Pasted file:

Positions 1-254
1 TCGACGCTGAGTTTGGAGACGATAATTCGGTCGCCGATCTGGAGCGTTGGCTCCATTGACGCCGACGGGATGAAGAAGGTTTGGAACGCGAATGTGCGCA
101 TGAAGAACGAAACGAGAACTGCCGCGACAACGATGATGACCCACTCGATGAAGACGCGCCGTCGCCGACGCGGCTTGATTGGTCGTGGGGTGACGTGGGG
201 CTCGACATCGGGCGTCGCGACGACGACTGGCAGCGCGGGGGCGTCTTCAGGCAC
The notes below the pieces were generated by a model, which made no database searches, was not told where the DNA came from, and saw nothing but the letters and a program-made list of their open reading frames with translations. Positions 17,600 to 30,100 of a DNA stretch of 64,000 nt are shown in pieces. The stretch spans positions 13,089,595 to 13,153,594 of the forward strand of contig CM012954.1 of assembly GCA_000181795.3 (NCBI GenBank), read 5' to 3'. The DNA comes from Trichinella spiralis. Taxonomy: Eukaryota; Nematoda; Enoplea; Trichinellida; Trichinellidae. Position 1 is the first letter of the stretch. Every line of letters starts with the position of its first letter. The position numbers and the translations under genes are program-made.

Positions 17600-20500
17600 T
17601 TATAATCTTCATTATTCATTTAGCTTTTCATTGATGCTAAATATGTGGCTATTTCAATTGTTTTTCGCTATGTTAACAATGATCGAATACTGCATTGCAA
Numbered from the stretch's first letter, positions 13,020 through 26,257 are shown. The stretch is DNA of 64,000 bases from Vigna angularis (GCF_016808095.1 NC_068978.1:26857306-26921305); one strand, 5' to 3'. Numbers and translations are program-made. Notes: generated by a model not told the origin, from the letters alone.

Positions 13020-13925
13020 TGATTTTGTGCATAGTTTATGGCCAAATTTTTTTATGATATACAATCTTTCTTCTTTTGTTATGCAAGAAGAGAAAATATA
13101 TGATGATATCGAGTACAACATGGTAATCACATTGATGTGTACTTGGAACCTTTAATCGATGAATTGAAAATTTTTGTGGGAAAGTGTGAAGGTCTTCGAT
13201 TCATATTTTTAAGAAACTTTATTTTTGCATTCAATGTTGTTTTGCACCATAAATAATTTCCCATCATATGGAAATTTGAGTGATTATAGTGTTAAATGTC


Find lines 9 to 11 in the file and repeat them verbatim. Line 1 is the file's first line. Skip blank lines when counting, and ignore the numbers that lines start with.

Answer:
Numbered from the stretch's first letter, positions 13,020 through 26,257 are shown. The stretch is DNA of 64,000 bases from Vigna angularis (GCF_016808095.1 NC_068978.1:26857306-26921305); one strand, 5' to 3'. Numbers and translations are program-made. Notes: generated by a model not told the origin, from the letters alone.

Positions 13020-13925
13020 TGATTTTGTGCATAGTTTATGGCCAAATTTTTTTATGATATACAATCTTTCTTCTTTTGTTATGCAAGAAGAGAAAATATA